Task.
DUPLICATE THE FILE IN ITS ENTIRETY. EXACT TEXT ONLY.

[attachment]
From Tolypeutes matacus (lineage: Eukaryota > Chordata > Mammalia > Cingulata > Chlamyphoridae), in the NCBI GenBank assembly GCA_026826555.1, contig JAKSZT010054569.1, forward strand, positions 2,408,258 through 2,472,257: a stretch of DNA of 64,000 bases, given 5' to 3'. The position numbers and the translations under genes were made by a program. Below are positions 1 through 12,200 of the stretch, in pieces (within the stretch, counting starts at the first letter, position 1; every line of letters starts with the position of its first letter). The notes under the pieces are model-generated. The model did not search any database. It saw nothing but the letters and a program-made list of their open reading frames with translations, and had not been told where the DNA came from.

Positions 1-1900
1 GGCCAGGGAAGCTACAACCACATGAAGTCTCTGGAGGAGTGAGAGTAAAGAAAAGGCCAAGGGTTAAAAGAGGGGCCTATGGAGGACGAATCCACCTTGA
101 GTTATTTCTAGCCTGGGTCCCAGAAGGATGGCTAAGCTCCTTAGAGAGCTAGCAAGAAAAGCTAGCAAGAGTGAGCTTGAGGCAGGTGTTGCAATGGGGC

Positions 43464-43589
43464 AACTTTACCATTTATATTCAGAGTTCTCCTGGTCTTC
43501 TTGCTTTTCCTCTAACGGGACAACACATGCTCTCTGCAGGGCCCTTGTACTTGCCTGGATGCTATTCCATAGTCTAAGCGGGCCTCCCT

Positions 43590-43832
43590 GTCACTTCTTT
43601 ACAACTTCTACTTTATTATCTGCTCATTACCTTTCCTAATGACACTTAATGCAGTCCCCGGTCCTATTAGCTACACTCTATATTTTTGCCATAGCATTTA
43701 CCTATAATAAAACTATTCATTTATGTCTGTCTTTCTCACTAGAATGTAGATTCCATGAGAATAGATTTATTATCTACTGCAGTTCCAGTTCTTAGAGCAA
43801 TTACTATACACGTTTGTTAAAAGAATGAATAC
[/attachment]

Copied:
From Tolypeutes matacus (lineage: Eukaryota > Chordata > Mammalia > Cingulata > Chlamyphoridae), in the NCBI GenBank assembly GCA_026826555.1, contig JAKSZT010054569.1, forward strand, positions 2,408,258 through 2,472,257: a stretch of DNA of 64,000 bases, given 5' to 3'. The position numbers and the translations under genes were made by a program. Below are positions 1 through 12,200 of the stretch, in pieces (within the stretch, counting starts at the first letter, position 1; every line of letters starts with the position of its first letter). The notes under the pieces are model-generated. The model did not search any database. It saw nothing but the letters and a program-made list of their open reading frames with translations, and had not been told where the DNA came from.

Positions 1-1900
1 GGCCAGGGAAGCTACAACCACATGAAGTCTCTGGAGGAGTGAGAGTAAAGAAAAGGCCAAGGGTTAAAAGAGGGGCCTATGGAGGACGAATCCACCTTGA
101 GTTATTTCTAGCCTGGGTCCCAGAAGGATGGCTAAGCTCCTTAGAGAGCTAGCAAGAAAAGCTAGCAAGAGTGAGCTTGAGGCAGGTGTTGCAATGGGGC

Positions 43464-43589
43464 AACTTTACCATTTATATTCAGAGTTCTCCTGGTCTTC
43501 TTGCTTTTCCTCTAACGGGACAACACATGCTCTCTGCAGGGCCCTTGTACTTGCCTGGATGCTATTCCATAGTCTAAGCGGGCCTCCCT

Positions 43590-43832
43590 GTCACTTCTTT
43601 ACAACTTCTACTTTATTATCTGCTCATTACCTTTCCTAATGACACTTAATGCAGTCCCCGGTCCTATTAGCTACACTCTATATTTTTGCCATAGCATTTA
43701 CCTATAATAAAACTATTCATTTATGTCTGTCTTTCTCACTAGAATGTAGATTCCATGAGAATAGATTTATTATCTACTGCAGTTCCAGTTCTTAGAGCAA
43801 TTACTATACACGTTTGTTAAAAGAATGAATAC